A day after Finance Minister Arun Jaitley presented the Union Budget 2018-19, equity markets tumbled and provisionally closed deep in the red on Friday.
The BSE Sensex closed at 35,066.75, shedding 839.91 points, while Nifty ended at 10,760.60 sinking 256.30 points on Friday.
This is the biggest percentage loss for Sensex in a single day since November 2016, when it fell 2.5 per cent.
The development came after negative global cues and reactions on Govt’s announcement in the Budget on the reintroduction of the long-term capital gains (LTCG) tax.
Stocks of banking, capital goods, auto, consumer durables, oil and gas, and metals witnessed a huge sell-off on Friday.
The benchmark stock indices took a beating today, mirroring a sharp fall in Asian markets amid concerns over rising bond yields in Asia this week. There was already some negative reactions on the Budget due to reintroduction of long-term capital gains tax.
While having a look at the Sensex over the last five days, the barometer Sensex of the BSE shedded an alarming 1342 points – from 36,360.87 on Monday to 35,066.75 on Friday.
Meanwhile, Nifty came down a total 374.3 points in the same period – from 11,134.90 on Monday to 10,760.60 Friday.
For the first time, Nifty had hit the 11,000-mark, while Sensex crossed the 36,000-mark on January 23, two days after Prime Minister Narendra Modi said in a TV interview that the Union Budget 2018-19 will not be a populist one.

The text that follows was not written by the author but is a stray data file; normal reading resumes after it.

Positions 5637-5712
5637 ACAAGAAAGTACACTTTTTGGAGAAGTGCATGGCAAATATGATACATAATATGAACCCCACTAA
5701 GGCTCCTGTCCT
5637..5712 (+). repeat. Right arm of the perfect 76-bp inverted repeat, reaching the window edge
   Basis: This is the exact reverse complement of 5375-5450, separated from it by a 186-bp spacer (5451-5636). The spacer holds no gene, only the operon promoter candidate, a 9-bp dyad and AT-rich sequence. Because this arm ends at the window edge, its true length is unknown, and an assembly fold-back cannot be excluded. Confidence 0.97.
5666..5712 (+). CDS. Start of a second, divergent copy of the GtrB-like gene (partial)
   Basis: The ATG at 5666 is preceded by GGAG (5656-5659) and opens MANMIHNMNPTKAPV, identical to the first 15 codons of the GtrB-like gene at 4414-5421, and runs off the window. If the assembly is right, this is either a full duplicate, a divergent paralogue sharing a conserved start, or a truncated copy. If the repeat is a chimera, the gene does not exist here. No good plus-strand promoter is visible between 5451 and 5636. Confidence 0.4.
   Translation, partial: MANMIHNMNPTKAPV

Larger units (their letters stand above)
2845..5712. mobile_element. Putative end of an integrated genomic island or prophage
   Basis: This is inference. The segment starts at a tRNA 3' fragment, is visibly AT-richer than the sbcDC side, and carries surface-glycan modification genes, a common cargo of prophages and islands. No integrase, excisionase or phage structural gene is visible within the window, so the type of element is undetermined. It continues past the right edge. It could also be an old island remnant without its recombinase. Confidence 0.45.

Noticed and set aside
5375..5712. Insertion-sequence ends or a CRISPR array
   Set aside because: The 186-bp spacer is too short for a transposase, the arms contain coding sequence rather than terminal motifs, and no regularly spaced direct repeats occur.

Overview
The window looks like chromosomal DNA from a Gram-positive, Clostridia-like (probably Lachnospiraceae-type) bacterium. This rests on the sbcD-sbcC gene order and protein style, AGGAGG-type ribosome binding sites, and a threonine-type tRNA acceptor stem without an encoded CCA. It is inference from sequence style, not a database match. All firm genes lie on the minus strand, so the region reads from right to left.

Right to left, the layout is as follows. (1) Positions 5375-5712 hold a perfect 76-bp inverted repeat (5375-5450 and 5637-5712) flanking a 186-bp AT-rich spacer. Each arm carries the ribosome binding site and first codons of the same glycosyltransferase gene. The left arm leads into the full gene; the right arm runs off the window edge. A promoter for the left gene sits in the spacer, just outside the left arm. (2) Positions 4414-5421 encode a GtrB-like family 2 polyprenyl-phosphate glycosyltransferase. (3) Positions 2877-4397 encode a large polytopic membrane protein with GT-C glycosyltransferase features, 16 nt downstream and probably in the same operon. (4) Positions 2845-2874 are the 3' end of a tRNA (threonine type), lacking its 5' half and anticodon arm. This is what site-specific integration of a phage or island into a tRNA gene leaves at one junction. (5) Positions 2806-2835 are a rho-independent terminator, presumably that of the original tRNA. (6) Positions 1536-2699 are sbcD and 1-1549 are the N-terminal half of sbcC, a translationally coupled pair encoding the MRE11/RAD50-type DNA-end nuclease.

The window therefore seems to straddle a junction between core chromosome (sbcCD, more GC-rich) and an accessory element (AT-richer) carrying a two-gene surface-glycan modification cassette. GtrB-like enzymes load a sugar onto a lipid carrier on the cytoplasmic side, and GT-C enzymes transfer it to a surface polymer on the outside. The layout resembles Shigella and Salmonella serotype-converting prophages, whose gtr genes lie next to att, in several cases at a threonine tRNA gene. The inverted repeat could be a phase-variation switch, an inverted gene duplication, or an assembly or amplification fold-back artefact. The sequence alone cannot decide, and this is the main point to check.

He had said that it's a myth that the common man expects freebies and sops from the government.
Here are some reasons likely responsible for the alarming crash for the markets:
1. The imposition of long-term capital gains (LGCT) also raised concerns about whether it would foreign investors. Experts believe that it is a retrograde step, and malign India’s image worldover making it one of the most-taxed countries.
2. Finance Minister Arun Jaitley extended the fiscal deficit target for FY18 to 3.5 per cent from 3.2 per cent pegged earlier in Budget 2017. He also extended FY19 fiscal target to 3.3 per cent, from 3 per cent earlier. Market did not expect this much fiscal slippage.
3. The measures taken in Budget 2018 such as higher spending and raise minimum support prices for crops may push the inflation higher, at a time when consumer price inflation has already hit a 17-month high of 5.21 per cent, well above the RBI’s target of 4 per cent. This would make them more cautious when it announces the monetary policy review on Wednesday next week.